One more thing is that the price of these two drug is not considered in this article. I check the price of fidaxomicin and vancomycin. The dosage of fidaxomicin is 200 mg po Bid, that of vancomycin is 125 mg po Qid. The cheapest vancomycin capsule’s unit price is \$27.78 (per 125 mg/capsule, Vancocin-VIROPHARMA INCO), and that of fidaxomicin tablet is \$135 (per 200 mg/tablet). So a 10-day course we need \$2700 for fidaxomicin vs \$1111.2 for vancomycin. From this perspective I think we should use vancomycin to treat CDAD first, fidaxomicin should be the alternative. However considering the lower recurrence rate and higher sustained response rate, the fidaxomicin regimen’s cost may be less than vancomycin’s.

References

April 4, 2012 (London, United Kingdom) — Fidaxomicin (Dificid, Optimer Pharmaceuticals) treatment was superior to vancomycin for initial cure, recurrence, and sustained response, according to a subanalysis of patients with cancer and Clostridium difficile–associated diarrhea (CDAD).

In addition, concomitant antibiotics had less effect on clinical cure rate with fidaxomicin than with vancomycin, according to data from a phase 3 clinical trial conducted in Europe and North America. Both studies were presented here at the 22nd European Congress of Clinical Microbiology and Infectious Diseases (ECCMID).

Oliver A. Cornely, MD, oncologist/hematologist and infectious diseases physician from the University Hospital Cologne in Germany, led the European/North American phase 3 study (OPT-80-004). He presented the results of a subanalysis of data from both studies.

The European/North American multicenter, randomized, controlled, double-blind, noninferiority study was published in February (Lancet Infect Dis. 2012;12:281-289). An earlier phase 3 study of fidaxomicin conducted in the United States and Canada was published last year (N Engl J Med. 2011;364:422-431).

The subanalysis of cancer patients with CDAD was presented here at ECCMID for the first time.

Fidaxomicin is a novel macrocyclic antibiotic with a narrow spectrum of activity against Gram-positive bacteria and minimal activity against normal gut flora. “Fidaxomicin is not absorbed, which makes it like a magic bullet because it stays where it is needed in extremely high concentrations,” Dr. Cornely told Medscape Medical News.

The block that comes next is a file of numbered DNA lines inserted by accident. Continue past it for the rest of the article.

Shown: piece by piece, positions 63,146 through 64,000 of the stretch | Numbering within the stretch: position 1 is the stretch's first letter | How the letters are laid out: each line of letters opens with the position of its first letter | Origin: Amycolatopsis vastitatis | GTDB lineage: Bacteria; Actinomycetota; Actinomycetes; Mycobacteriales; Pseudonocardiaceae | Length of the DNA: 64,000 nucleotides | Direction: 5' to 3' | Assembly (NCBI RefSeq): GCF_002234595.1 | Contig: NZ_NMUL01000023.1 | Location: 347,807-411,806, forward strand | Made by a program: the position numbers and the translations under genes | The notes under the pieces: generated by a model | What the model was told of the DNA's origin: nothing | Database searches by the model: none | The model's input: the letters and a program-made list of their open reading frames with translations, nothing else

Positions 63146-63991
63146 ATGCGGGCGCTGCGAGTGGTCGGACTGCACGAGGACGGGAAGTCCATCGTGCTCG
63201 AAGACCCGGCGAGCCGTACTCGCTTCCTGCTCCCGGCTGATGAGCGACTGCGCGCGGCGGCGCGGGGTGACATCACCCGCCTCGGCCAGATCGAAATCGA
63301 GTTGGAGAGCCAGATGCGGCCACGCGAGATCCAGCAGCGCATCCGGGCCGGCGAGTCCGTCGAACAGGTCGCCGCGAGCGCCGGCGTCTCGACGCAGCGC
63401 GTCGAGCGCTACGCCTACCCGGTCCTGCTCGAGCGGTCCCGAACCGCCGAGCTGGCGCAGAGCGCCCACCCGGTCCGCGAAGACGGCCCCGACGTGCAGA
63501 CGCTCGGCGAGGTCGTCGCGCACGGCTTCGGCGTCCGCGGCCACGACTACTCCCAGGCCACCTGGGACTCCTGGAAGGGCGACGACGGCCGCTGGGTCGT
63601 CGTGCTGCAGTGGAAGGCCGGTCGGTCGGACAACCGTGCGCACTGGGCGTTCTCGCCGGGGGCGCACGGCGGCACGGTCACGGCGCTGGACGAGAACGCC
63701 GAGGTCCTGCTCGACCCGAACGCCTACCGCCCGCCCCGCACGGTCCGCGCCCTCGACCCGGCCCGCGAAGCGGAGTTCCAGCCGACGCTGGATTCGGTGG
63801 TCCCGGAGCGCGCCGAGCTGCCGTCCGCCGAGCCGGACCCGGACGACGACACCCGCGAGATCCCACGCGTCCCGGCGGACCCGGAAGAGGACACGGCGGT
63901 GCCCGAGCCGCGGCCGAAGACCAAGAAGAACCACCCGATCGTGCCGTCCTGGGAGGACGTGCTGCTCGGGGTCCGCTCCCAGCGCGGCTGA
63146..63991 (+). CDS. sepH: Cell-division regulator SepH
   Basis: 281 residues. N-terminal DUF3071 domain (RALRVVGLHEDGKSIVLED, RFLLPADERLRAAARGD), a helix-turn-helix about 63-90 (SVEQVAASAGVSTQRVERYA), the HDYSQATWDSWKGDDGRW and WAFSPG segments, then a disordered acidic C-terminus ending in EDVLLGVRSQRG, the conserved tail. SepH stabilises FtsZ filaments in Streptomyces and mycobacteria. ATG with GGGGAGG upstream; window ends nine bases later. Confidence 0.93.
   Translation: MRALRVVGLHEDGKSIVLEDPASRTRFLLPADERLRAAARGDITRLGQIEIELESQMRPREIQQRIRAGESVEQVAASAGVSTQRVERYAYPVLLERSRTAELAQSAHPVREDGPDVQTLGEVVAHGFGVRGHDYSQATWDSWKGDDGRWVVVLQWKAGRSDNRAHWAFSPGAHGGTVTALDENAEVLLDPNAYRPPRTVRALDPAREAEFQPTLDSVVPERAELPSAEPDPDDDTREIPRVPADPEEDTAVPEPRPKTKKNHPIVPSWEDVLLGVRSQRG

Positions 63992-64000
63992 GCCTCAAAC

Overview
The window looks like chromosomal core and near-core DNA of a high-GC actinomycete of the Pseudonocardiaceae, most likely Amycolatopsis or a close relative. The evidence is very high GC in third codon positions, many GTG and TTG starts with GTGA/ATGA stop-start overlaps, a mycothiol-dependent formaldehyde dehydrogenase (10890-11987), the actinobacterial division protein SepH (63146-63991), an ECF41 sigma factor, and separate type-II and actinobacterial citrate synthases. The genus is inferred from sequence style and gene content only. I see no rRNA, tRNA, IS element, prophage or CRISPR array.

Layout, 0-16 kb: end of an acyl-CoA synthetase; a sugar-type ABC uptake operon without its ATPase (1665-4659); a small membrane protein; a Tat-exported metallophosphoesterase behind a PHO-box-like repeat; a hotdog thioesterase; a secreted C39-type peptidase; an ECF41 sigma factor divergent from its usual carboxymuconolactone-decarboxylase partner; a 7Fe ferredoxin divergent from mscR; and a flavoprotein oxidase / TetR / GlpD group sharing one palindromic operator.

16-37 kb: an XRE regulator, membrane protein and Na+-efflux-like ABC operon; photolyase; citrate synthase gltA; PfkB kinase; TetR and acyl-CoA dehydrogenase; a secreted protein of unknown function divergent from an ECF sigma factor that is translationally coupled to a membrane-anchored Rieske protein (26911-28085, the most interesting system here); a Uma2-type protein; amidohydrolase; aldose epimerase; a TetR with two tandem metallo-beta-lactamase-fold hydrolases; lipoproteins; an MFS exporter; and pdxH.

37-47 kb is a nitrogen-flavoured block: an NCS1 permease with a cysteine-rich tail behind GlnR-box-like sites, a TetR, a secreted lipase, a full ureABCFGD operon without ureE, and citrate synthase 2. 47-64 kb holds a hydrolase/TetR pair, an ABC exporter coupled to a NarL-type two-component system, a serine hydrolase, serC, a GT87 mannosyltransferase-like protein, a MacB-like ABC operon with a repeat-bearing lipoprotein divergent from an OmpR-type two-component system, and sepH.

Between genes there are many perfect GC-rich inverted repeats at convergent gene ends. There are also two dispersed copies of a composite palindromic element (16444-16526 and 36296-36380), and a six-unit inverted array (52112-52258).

Further to the North American study, results of the second phase 3 trial in 509 patients from Europe and North America also demonstrated that clinical cure for fidaxomicin was noninferior to vancomycin in the modified intent-to-treat population (87.7% vs 86.8%).

Dr. Cornely emphasized the recurrence rates with fidaxomicin. “This is the first point at which we see a difference in the 2 antibiotics, and it is a large difference,” he said. “We see double the incidence of recurrence with vancomycin over fidaxomicin [26.9% vs 12.7%; difference, 14.2%; 95% confidence interval [CI], –21.4% to –6.8%; P < .001]. It cuts the recurrence rate in half. A high recurrence rate is expected with vancomycin in a very sick population, but this is still an extreme.”

These findings were also reflected in the sustained response rates, which showed fidaxomicin was superior to vancomycin (76.6% vs 63.4%; difference, 13.2%; 95% CI, 5.2% to 20.9%; P = .001).

Cancer Patients a Special Population

The subanalysis in cancer patients was drawn from data derived from the 2 phase 3 trials. “Patients with cancer are a population of special interest because of their lower response rates, and they are very prone to recurrent disease,” Dr. Cornely told Medscape Medical News. (more…)